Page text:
Generics

Generic functionality is mostly provided by macros and generic modules. Bridging the gap is generic functions, that allow a limited for of overloading.

Generic functions

Generic functions is a specialized type of macros. They allow overloading using a common symbol, just like C11's _Generic:

generic abs(x)
{
    case double:
        return fabs(x);
    case int:
        return abs(x); // Redefining abs(!)
}

Unlike a regular macro, a generic function is not invoked with @. It may also be extended by other packages / files:

// File 1
module foo;
generic abs(x)
{
    case double:
        return fabs(x);
    case int:
        return abs(x);
}

// File 2
module bar;
generic foo::abs(x)
{
    case long:
        return absl(x);
    case int: // Compile time error, already defined
        return abs(x);
}

It is possible to dispatch on multiple arguments:

module foo;
generic add(x, y)
{
    case double, double:
        return x + y;
    case int, double:
        return (double)x + y;
}

Generics can also be used for overloading operators:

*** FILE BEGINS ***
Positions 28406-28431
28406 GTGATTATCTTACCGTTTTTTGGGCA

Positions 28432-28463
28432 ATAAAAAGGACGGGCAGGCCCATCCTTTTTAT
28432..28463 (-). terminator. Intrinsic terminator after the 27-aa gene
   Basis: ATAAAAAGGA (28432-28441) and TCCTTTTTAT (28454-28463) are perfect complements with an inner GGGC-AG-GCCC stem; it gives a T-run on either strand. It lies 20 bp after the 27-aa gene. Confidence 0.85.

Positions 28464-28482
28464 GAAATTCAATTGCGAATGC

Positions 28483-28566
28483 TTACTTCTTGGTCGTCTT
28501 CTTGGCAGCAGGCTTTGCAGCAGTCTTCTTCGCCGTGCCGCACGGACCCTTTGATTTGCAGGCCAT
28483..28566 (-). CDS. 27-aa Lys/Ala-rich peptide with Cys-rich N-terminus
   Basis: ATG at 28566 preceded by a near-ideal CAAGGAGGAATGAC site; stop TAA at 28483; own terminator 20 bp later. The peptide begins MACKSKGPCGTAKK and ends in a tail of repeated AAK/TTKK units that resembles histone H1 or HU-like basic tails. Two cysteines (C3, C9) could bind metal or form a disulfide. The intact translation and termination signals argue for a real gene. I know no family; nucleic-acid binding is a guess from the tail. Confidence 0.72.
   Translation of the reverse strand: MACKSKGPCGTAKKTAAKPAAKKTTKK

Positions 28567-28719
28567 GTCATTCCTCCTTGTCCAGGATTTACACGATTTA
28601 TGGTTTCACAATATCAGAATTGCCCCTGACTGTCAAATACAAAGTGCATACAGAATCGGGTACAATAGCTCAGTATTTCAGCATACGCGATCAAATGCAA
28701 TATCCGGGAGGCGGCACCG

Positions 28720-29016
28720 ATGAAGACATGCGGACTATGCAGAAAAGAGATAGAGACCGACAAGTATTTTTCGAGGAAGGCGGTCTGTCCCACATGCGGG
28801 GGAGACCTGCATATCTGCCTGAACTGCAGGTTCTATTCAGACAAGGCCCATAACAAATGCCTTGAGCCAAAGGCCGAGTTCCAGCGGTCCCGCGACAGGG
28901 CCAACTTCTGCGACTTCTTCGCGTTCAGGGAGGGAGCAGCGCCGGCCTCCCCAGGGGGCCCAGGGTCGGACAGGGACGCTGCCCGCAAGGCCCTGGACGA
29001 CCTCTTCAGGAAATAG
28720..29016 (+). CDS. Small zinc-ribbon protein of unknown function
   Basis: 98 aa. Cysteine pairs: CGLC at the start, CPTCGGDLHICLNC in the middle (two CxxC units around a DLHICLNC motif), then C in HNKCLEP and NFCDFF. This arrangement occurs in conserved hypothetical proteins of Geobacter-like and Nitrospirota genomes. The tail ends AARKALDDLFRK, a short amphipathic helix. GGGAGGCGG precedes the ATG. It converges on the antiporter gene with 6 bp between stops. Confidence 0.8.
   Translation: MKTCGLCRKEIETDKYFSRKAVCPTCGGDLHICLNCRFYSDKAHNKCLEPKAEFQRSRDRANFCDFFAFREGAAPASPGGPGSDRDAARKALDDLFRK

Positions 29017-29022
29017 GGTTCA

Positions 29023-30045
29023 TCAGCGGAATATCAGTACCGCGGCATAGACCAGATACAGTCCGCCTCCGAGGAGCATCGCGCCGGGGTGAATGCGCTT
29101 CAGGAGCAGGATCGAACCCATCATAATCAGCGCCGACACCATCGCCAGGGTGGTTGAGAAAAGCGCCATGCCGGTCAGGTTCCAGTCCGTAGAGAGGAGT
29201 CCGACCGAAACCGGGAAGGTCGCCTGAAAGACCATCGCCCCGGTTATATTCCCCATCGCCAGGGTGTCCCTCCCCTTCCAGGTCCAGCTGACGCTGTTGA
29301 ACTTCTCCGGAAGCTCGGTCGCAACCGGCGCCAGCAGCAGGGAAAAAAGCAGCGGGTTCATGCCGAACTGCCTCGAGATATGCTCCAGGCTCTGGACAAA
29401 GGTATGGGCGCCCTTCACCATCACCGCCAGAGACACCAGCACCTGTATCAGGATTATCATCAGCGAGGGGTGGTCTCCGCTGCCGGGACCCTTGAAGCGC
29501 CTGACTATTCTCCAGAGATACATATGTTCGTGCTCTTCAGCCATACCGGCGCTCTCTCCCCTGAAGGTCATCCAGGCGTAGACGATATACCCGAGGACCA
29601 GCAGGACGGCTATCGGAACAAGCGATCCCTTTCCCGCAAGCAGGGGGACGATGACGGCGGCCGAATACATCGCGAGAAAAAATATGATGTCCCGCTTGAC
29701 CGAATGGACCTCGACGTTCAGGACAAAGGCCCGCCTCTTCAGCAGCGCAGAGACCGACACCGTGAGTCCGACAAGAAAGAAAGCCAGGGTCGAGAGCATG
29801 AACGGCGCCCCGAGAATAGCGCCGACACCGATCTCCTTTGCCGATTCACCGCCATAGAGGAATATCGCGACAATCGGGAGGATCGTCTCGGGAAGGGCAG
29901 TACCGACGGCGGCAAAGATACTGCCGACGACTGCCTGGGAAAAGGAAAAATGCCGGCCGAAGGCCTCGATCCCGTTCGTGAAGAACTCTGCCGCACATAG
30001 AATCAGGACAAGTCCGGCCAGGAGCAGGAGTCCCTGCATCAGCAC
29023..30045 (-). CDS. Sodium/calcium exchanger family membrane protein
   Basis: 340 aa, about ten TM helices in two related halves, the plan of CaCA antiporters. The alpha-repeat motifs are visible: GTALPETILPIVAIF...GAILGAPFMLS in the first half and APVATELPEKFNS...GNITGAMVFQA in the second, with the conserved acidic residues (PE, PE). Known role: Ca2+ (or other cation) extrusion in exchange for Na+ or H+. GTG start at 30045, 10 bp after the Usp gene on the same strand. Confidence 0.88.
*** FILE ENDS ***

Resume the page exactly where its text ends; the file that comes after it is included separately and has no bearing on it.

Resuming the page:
generic operator_add(x, y)
{
    case vector3, vector3:
        return vector_add(x, y);
}

generic operator_index(x, y)
{
    case DynArray, int:
        return x.get(y); // Enables foo[12]
}

generic operator_index_assign(x, y, z)
{
    case DynArray, int:
        return x.set(y, z); // Enables foo[12] = 2
}

Note that generics is actually a macro expansion. Consequently this is possible:

generic weird_fun(x)
{
    case int:
        printf("%d", x);
    case Foo:
        while (foo.bar > 0)
        {
            foo.bar--;
            printf("Hi");
        }
}

void func test()
{
    Foo foo;
    weird_fun(2); // Prints "2"
    foo.bar = 4;
    wierd_fun(foo);  // Prints "HiHiHiHi"
}

Shorthand

There is also a shorthand for declaring generics that only match a single type – it's done by declaring the types directly in the header:

generic add(double x, double y)
{
    return x + y;
}

Generic modules

Generic modules are parameterized modules that allow functionality for arbitrary types.

For generic modules, the generic parameters follows the module name:

module vector (A, B, C); // A, B, C are generic parameters.

The code inside of the module can use the generic parameters as if they were well defined symbols:

module foo_test (A, B);

struct Foo {
   A a;
}

func C test(B b, Foo *foo) {
   return a + b;
}

Including a generic module works as usual, but to use a type, it must be defined before use.

import foo_test;

define Foo(float, double) as FooFloat;
define foo_test::test(float, double) as testFloat;

...

FooFloat f;

...

testFloat(1.0, f);

Just like for macros, optional constraints may be added to improve compile errors:

/**
 * @require c = a + b
 */ 
module vector (A, B, C);

/* .. code * ../
import vector(Bar, f32, i32) as gen_test;

// This would give the error 
// --> Illegal arguments for generic module vector, breaks requirement 'Bar' = 'f32' + 'i32'